But amplifying all those problems for Putin is the fact the Russian military has repeatedly failed to meet its objectives. After about 120 hours, according to a senior U.S. Pentagon official, the airspace over Ukraine remains contested, Ukrainian air defenses remain intact, and Russian forces have—despite committing nearly 75 percent of their pre-invasion buildup and launching nearly 400 missiles—not yet captured a major population center. British intelligence reported this morning Russian advances have “made little progress” over the past 24 hours due to “continuing logistical difficulties.”

It’s still early days, of course, but the fact that no major Ukrainian city has fallen into Russian hands is a minor miracle. According to the International Institute for Strategic Studies’ annual “Military Balance” report, Ukraine’s annual defense budget is roughly 10 percent of Russia’s. Putin has at his disposal five times as many armored vehicles, 10 times as many aircraft, and nearly five times as many active duty personnel. Western aid has narrowed those disparities slightly in recent months—and days—but the two militaries are by no means on equal footing.

So why have Russia’s early operations stalled? Most military analysts attribute Moscow’s lack of success to erroneous intelligence and poor planning. “Today may have been the worst day for the Russian military in Ukraine so far,” Rob Lee—a Russian defense policy expert at King’s College—said on Sunday. “They still have huge advantages and are having success in the south, but the Russian military is making basic mistakes and demonstrating poor small unit competence. The restrained strategy has also allowed the Ukrainian military to achieve successes, build momentum, and buy time.”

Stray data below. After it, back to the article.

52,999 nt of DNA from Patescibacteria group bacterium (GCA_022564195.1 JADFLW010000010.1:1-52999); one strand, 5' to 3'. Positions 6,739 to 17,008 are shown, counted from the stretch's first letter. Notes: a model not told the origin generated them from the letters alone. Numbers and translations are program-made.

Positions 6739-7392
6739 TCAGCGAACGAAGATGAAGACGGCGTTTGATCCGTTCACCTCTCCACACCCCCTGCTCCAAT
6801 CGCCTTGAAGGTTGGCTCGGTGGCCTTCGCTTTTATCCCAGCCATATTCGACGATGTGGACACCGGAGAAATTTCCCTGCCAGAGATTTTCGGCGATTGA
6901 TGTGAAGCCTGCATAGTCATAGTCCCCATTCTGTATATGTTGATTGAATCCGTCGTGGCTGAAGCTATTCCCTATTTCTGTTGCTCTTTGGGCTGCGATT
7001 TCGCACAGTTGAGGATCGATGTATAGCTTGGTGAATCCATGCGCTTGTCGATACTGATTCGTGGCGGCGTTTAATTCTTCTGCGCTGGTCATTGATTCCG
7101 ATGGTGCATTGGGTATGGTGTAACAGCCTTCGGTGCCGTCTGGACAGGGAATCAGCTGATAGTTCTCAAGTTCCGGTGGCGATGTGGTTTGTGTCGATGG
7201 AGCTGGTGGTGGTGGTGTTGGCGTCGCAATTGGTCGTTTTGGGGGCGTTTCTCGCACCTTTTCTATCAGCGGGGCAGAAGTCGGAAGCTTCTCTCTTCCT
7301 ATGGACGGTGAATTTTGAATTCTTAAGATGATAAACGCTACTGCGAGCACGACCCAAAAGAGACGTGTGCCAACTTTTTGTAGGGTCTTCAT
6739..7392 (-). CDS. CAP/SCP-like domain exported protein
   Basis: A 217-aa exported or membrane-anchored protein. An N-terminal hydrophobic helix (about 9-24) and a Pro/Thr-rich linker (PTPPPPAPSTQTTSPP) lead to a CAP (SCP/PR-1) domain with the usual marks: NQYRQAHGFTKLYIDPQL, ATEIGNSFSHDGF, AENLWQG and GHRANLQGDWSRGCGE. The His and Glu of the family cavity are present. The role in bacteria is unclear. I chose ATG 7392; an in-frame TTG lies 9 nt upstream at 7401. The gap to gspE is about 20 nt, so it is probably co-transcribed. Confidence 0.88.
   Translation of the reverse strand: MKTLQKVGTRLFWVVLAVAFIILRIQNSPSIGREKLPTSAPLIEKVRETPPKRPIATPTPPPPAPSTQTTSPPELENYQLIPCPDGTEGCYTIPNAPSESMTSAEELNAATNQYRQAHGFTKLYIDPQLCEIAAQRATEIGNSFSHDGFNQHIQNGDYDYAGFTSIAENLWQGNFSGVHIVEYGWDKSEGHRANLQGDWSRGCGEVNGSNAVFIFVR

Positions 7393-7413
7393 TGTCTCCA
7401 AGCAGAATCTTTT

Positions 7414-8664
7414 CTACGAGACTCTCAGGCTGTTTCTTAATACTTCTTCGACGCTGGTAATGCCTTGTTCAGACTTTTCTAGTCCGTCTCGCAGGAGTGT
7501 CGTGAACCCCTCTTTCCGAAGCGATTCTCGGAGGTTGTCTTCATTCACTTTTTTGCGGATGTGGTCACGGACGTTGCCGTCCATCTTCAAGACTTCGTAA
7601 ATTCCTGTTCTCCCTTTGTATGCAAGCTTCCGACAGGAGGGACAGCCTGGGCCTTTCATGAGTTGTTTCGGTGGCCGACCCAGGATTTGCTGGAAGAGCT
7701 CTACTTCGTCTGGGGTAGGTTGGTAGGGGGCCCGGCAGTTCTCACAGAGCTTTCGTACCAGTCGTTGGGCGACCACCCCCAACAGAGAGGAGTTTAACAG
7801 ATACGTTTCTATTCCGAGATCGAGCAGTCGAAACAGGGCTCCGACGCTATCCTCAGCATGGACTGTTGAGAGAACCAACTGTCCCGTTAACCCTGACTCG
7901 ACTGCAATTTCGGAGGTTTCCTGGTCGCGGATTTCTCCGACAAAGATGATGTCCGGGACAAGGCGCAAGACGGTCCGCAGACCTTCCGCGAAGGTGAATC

Possibly born of a desire to both avoid domestic revolt and limit Ukrainian animosity in the event of a post-invasion occupation, the Kremlin’s initial strategy opted for speed over power. “They wanted to rapidly seize critical areas in the hopes that that would end the conflict and facilitate their overall plan,” John Spencer—chair of Urban Warfare Studies at the Modern War Institute—told The Dispatch. “It was a huge risk that did not work for them—and it was really hubris to think that it would. Clearly, they got the intelligence wrong on how much Ukrainians would resist.”

Russia targeted Ukraine’s airfields and air defense systems with missile strikes early on in an unambiguous attempt to achieve air superiority, but didn’t commit nearly enough resources to fully boxing Ukraine out of the sky. And on the ground, Russian forces split up into three main groups, heading toward Kyiv from Belarus in the north, Sumy and Kharkiv in the northeast, and Crimea in the south. More often than not, these divisions have been traveling along roads in small convoys that—without air superiority—are exceedingly vulnerable to being picked off by Ukrainian drones and RPGs. Numbers from Ukraine’s Ministry of Foreign Affairs should be taken with several grains of salt, but the agency claimed yesterday Russia had already lost 191 tanks, 816 armored vehicles, six anti-aircraft systems, and 291 other vehicles.